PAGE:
Sacred Being in Our Midst
There is a tree in the parking strip of a little neighborhood park, near the Salt Lake City downtown area that I had noticed for many years and thought odd.
I have vague memories of someone telling me about this tree—that people ‘worship’ it. It is a big tree, an elm tree I believe, that is technically property of the City.
The tree is noticeable because of the sturdy wood and metal stair structure built in front of it, which is often plastered with pictures of Christian saints. There are always candles burning around it somewhere (those big tall glass ones with pictures of Jesus or Mary on them) and often fake flowers are tucked in various places.
About three years ago — on a whim —I decided to just stop instead of driving past as I normally would do, and walk up the stairs to see what the deal was with this tree. The platform at the top of the stairs was at such a height that at the top of the stairs, I stood right in front of the healed over face of a cut-off branch, which was about a foot in diameter and looked like it was cut off many, many years ago.
I was astonished to find the face (no longer flat, but now worn back and quite featured) containing two holes that were filled with water, like tiny pools. The water seeped over and ran imperceptibly down the trunk of the tree, the bark damp and worn away along the path of the water.
I don’t know enough about trees to know if this is something that certain trees do . . . slowly seep water, but it seemed rather amazing to me, having never heard of it before.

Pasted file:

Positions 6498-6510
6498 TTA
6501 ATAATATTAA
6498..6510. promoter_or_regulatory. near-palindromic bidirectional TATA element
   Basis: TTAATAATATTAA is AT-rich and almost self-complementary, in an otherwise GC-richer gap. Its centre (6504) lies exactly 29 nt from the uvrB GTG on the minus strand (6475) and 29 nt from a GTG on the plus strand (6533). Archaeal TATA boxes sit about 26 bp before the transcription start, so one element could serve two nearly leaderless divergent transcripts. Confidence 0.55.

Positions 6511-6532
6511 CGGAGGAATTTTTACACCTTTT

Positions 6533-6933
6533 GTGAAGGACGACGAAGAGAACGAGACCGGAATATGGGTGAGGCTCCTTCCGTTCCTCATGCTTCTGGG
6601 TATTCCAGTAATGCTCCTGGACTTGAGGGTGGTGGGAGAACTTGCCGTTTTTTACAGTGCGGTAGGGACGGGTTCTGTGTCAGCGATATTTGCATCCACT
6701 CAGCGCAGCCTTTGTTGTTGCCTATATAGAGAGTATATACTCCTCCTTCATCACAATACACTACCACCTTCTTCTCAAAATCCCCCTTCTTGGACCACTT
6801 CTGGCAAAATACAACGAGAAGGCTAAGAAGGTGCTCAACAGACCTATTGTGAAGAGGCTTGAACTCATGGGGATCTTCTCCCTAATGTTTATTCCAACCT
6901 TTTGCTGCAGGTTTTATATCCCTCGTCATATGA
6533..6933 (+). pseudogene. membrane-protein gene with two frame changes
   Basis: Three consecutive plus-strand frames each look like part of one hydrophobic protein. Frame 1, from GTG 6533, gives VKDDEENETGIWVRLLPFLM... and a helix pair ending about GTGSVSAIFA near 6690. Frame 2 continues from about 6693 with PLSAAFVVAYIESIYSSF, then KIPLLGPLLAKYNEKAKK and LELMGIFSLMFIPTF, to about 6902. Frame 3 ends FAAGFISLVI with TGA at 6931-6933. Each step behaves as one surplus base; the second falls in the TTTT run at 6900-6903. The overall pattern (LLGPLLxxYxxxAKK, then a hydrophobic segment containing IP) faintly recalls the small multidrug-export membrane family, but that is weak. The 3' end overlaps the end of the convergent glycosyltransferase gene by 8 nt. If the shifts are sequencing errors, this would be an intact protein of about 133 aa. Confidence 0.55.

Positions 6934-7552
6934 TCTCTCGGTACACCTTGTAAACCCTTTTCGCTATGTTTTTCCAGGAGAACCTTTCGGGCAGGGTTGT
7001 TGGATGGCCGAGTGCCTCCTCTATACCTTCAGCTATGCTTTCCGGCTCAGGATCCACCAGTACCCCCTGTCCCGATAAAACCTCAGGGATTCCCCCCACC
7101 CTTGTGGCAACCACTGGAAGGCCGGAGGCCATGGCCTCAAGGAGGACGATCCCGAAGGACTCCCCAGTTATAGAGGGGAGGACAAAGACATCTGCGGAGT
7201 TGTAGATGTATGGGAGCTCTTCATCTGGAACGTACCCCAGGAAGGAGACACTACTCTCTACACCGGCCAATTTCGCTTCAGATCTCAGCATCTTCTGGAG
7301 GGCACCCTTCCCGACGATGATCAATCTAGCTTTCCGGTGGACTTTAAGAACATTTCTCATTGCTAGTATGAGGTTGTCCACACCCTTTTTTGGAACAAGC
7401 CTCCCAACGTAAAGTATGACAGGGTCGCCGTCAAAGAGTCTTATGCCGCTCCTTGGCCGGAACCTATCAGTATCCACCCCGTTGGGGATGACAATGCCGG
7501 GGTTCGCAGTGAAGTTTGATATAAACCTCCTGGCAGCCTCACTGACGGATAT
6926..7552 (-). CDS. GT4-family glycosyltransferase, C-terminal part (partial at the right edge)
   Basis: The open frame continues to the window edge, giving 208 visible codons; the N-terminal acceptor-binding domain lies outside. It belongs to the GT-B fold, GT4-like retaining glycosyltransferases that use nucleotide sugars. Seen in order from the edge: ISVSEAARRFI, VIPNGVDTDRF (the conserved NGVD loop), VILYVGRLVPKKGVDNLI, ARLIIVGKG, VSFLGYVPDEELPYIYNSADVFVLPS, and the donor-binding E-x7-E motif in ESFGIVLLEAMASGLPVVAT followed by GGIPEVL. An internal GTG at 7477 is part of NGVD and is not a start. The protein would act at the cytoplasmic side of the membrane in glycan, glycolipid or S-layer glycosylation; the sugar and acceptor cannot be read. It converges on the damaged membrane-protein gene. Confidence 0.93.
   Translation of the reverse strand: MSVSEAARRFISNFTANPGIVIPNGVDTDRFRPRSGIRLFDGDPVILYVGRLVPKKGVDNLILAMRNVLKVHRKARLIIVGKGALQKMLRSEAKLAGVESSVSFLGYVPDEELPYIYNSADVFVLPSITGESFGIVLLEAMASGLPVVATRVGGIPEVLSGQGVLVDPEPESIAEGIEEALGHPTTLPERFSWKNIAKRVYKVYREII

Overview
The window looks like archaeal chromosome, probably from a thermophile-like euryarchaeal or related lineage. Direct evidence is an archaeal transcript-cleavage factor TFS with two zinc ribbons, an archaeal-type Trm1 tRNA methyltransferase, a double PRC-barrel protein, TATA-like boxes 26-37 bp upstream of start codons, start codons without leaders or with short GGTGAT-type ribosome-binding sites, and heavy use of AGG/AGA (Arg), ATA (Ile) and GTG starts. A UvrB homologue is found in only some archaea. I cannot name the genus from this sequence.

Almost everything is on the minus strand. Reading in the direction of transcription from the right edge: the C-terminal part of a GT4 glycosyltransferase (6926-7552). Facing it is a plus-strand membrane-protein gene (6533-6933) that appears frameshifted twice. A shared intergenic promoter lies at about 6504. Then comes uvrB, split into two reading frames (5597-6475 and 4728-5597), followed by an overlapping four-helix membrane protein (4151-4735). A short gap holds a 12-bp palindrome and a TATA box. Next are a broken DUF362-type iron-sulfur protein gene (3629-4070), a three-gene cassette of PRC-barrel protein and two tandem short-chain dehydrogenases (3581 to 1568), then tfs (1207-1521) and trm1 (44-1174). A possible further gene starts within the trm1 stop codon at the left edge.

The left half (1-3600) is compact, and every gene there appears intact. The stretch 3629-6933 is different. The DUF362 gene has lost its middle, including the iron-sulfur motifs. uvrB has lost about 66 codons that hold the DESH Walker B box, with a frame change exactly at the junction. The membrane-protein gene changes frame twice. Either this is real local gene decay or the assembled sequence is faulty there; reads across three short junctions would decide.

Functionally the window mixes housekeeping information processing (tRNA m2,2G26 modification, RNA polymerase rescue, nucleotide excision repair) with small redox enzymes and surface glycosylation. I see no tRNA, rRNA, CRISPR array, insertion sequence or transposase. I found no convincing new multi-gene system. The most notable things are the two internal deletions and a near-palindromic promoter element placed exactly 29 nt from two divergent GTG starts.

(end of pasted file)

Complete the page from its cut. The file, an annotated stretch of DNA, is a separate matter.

There was a framed photo of that same flat branch face screwed onto the tree just above the real, live face —a faded photo where one could make out a small shape of what indeed looked like a Madonna, out of which water seeped.
After that first visit, I went back to see this unusual tree every so often. I would stand on the platform and give gratitude to the tree, tune into her and maybe ask a question. Often answers I heard were very gentle and very wise.
One visit on a winter’s day over a year ago, I was horrified to find a railroad spike and a large nail pounded into the opening where the water comes up. There was no water . . . it seemed to be blocked.
It REALLY upset me, for days.
I was surprised at the depth and ferocity of my anger. I felt as if someone had violated something in me at a deep level—some place beyond my personal sense of self, beyond my one human life.
I felt had to do something. Of course,I tried to pry the thing out—no way was it coming out without some major force.
I asked the tree about how she felt about the whole thing.
What I heard the tree say was, “It’s OK, don’t upset yourself. The person who did this is in great pain. I am not hurt. Thought you cannot see it, my water will eventually rust iron away . . .”
I visited the tree two or three times that week, to pay homage and give love to her (and me).
Eventually, I ended up writing a note to whoever had perpetrated this crime, and in a lightly falling snow, left it in a ziplock baggie tucked into the tree. I expressed my anger, and I expressed forgiveness toward them, imagining what their life experience must be to do such a thing.
About a week later, I visited the tree and THE SPIKE AND NAIL WERE GONE. There were flowers and balloons decorating the stairway and the tree itself—a grand celebration!!
I was ecstatic! Whoever takes care of this tree had gotten the spike and nail out. I felt great joy, and appreciation for the community who recognized this sacred being in our midst.
I visited the tree last week, as my wedding draws near. I noticed how scarred the once flat face of a cut-off and healed-over branch of this great big tree had become —and even burned it seemed to me . . . something new from last visit. And yet, the water was still there. Now in several pools, spaces enlarged in the wood by the slings and arrows of outrageous fortune that were bigger now to hold more water.
There likely are MANY stories surrounding that tree, as evidenced by her quite scarred and scraped up sacred face.
Yet the water keeps flowing . . .